Here we jump straight back into the world and into adventure, with Alexandra once again in danger, in deep with her friends and fighting for what she believes is right. So much so that it hardly seemed like a separate book to the first one (and I’m having a little trouble separating them in my mind) and so, like the first, is basically just tremendous fun.
Maire is happy in her small village, baking treats infused with emotion, strength and other qualities that she’s not quite sure how they got in there. But when her village is captured by marauders and she is captured by the sinister, cruel and strangely infantile and familiar Allemas, she is forced to confront the provenance of her gift and what it means about her past. As she completes challenging jobs for Allemas and survives his violence, a strange ethereal being called Fyel appears and gradually the story comes out…
After reading The Paper Magician series I was really keen to read more by Charlie Holmberg. This was totally different and I didn’t enjoy it as much as the other, but in itself it was a worthwhile read. I think because there wasn’t that much described setting, and because Maire herself didn’t really know what was going it, it read a bit more like a fable than a normal story, but it was enjoyable for all that.
Lily has been trying to adjust to normal life after her gorgeous supernatural, ancient Egyptian boyfriend Amon disappeared to save the world from chaos, but it’s just not working. It comes as a slight relief when the god Anubis turns up at her grandmother’s house to say they need her help again – Amon is trapped in the Netherworld and Lily is the only one who can save him. But it’s not an easy process, and involves becoming a sphinx, a huge change that will affect Lily forever…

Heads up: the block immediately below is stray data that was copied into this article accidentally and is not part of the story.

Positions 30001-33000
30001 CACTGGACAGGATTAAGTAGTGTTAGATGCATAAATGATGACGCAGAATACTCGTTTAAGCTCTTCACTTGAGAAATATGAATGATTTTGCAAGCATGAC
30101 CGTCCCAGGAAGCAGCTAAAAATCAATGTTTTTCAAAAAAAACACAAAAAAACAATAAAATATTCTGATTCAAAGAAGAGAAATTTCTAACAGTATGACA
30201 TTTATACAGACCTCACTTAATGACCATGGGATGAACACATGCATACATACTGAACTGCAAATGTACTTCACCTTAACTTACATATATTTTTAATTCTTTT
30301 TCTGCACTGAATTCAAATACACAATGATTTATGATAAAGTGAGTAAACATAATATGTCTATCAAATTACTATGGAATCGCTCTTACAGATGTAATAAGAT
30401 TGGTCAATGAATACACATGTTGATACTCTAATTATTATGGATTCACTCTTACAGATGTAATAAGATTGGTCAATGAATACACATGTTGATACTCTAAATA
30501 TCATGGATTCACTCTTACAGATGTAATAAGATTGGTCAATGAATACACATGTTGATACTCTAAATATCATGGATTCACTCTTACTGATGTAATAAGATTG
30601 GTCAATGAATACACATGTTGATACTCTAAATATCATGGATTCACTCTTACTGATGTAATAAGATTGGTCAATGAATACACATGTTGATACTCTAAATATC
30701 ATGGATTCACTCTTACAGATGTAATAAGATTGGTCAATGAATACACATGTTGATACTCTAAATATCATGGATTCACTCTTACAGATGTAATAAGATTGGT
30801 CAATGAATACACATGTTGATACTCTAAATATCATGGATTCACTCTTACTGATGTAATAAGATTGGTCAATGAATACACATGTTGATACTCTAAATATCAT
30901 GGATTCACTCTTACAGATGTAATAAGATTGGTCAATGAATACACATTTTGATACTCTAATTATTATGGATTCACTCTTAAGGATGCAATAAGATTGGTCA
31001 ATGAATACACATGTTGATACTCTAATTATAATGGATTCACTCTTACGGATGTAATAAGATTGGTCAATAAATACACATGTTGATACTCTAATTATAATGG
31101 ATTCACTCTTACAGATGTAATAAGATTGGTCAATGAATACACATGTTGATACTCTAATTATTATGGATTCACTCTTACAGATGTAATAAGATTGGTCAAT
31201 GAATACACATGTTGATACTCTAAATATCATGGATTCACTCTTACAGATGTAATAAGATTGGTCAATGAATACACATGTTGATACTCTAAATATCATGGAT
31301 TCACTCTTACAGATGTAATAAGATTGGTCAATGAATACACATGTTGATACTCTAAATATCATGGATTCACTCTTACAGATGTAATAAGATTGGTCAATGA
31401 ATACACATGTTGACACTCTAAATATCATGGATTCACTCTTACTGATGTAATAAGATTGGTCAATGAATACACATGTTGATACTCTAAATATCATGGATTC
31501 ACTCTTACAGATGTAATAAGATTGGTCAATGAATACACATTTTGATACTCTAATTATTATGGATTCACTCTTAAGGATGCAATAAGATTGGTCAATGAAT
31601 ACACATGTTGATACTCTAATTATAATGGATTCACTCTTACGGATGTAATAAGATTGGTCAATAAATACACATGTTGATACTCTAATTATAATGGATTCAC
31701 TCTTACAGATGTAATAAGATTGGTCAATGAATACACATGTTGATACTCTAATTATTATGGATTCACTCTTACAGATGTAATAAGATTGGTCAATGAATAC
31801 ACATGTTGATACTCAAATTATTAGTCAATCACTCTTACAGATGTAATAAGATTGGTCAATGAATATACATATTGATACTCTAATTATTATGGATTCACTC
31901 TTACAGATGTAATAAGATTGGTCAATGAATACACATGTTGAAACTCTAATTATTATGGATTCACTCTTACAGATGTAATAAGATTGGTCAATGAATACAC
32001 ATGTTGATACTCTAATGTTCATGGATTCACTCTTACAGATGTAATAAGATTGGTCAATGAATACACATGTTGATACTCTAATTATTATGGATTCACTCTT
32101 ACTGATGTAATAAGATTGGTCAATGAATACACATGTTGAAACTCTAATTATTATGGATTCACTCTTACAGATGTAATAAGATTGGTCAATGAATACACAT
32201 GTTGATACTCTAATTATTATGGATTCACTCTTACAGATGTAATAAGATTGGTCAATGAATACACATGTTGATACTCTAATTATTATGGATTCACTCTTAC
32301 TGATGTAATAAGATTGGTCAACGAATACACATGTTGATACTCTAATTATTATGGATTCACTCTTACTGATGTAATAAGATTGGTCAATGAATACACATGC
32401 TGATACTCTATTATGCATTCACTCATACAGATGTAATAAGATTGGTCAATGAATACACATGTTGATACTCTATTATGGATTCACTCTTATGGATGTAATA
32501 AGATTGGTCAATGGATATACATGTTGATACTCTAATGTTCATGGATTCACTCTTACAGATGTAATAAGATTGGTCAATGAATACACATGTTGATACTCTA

I knew exactly what to expect from this book having read and enjoyed the first book. A action packed teen adventure packed with drama and spirit, plus a load of gorgeous gods and a plucky heroine. It didn’t disappoint, and I think I actually enjoyed this one more. It felt more confident, and focussed more on Lily as a character rather than Amon, which I really enjoyed.
Anna is passionate about the environment, and as she approaches her 16th birthday she begins to have strange dreams of a future world where her granddaughter lives. Here nature is ravaged, and the human race scrabbling to survive on the few remaining resources. But Anna has a chance: a magical ring that could change everything.
Jostein Gaardner is one of my favourites. His blend of philosophy, weirdness and excellent stories created some of the most intriguing books that I’ve ever read. But when I realised this, his last novel published posthumously, was about climate change, I was worried. Can anyone make such a guilt-ridden topic enjoyably readable?? Happily, he did.
I recently realised how few Mothers with great characters could be found in literature. Two of my fellow English Literature graduates and I compiled a list of eight awesome Mothers which was about all we could think of, and I posted about four of them last week.
These next four are not as well known. Have you heard of them?
I had a baby! Almost eight months ago now. I’m still pretty proud of myself. And totally overcome still by how wonderful Kezia is. But when I come to connect my new parental status with my life in literature I am suddenly hit with a problem. It seems that mothers are hugely absent from books – in almost all stories they are either dead or completely useless.